An avid watch collector has discovered that the Seiko 6139 was the first automatic chronograph in space – confirmed by the astronaut that wore it.
David Bruno identified the space mission (Skylab 4) online and was able to track down the astronaut, Col. William Pogue.
Bruno wrote a letter to Pogue, asking about the watch he wore on the mission. He explained that it was widely believe that the Sinn model 142 was the first automatic chronograph in space, but had heard claims Pogue’s Seiko had been even earlier.
“I’ve read a transcript where you mention your ‘trusty old Seiko’ but you don’t mention the model number, whether it was an automatic … or if it was a chronograph,” Bruno wrote. He asked for any details the astronaut could recall, and included a picture of a Seiko 6139.
Pogue wrote a handwritten reply in the margin of Bruno’s letter, saying that he still had the watch in a safe deposit box. He revealed that it was automatic, had a stopwatch feature, and looked very similar to the picture Bruno had provided.
“The Seiko launched in Nov ’73 and came back with me on 8 Feb ’74,” Pogue wrote. “I used it for years in favour of my Rolex which I got in 1957-58 when I flew with the Thunderbirds.”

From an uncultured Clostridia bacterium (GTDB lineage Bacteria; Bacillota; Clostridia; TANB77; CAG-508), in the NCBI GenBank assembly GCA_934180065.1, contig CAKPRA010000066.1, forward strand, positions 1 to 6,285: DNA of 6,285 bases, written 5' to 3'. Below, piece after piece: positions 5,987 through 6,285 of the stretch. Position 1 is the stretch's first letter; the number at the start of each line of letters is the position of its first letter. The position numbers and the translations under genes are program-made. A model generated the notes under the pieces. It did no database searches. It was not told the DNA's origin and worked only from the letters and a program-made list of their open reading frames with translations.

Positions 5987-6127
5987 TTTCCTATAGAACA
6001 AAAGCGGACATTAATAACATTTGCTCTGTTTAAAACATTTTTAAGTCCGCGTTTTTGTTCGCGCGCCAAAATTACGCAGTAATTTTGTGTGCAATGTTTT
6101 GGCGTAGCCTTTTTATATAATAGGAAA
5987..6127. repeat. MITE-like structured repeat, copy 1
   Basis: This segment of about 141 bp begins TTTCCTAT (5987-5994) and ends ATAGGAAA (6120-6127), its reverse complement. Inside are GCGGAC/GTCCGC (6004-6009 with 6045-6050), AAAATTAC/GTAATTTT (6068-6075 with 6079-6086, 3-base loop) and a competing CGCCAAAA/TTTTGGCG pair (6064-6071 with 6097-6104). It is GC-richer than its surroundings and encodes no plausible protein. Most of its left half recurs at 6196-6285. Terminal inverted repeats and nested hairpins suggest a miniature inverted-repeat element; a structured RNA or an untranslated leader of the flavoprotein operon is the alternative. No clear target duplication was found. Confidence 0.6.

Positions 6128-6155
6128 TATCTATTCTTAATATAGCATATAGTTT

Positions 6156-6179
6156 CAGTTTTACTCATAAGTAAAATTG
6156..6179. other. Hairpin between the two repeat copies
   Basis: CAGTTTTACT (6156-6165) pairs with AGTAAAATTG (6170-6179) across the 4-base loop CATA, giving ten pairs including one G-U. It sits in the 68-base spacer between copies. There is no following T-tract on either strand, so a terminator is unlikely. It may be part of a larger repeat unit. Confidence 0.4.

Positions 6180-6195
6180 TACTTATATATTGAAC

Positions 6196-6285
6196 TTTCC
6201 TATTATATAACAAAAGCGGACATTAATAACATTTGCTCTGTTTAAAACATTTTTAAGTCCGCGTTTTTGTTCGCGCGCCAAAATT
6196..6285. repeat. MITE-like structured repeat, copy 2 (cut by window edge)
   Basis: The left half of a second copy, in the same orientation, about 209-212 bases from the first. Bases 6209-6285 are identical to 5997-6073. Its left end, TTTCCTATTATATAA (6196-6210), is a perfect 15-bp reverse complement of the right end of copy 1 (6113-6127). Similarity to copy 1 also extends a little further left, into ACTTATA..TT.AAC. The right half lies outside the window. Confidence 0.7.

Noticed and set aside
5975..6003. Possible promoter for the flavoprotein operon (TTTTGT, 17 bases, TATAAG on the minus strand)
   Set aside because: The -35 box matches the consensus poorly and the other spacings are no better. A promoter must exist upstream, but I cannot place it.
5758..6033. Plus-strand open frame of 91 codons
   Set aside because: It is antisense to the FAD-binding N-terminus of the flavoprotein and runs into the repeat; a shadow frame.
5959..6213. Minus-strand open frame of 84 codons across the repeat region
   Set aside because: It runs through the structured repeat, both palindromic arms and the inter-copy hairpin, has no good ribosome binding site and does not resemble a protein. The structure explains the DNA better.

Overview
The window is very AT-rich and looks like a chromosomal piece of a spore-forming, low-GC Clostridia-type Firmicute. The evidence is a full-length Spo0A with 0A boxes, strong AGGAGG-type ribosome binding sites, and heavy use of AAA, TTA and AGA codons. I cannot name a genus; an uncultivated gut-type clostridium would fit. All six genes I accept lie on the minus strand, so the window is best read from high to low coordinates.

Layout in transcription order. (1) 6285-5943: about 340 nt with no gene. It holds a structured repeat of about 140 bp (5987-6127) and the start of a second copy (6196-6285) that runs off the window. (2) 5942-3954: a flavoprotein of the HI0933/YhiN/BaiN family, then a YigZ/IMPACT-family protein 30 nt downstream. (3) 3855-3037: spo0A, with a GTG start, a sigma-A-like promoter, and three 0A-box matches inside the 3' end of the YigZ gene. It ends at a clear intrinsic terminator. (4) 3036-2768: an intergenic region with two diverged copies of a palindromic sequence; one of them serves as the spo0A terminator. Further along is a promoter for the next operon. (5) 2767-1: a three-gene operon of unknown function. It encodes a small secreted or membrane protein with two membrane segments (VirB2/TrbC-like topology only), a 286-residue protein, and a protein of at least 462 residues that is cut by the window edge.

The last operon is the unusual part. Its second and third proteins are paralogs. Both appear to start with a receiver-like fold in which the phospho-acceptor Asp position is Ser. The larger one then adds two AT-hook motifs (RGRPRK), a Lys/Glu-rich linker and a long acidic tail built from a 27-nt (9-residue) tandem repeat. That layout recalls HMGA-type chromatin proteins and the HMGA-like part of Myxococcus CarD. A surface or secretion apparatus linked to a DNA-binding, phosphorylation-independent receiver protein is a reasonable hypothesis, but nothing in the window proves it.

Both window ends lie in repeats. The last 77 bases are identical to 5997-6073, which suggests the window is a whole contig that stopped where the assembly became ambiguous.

Pogue also sent a selection of photographs and a copy of the watch’s original sales receipt.
Col. Pogue sent a second letter that revealed he did not have permission to carry the Seiko on the misssion, but that they had not received the NASA Omega watches until late in their training: “I had been using the Seiko for well over six months (perhaps over a year) and had found it very handy for timing engine burns in the simulator … Hence, I did not make any attempt to get official permission or approval to carry the Seiko on the mission.”
Col. Pogue also confirmed that the self-winding mechanism worked fine in zero gravity, saying: “I don’t remember having to use any extra arm motions to back up the self-winding feature.”
David Bruno has shared all the documents from Col. William Pogue at http://sinn142.fateback.com/pogue.html.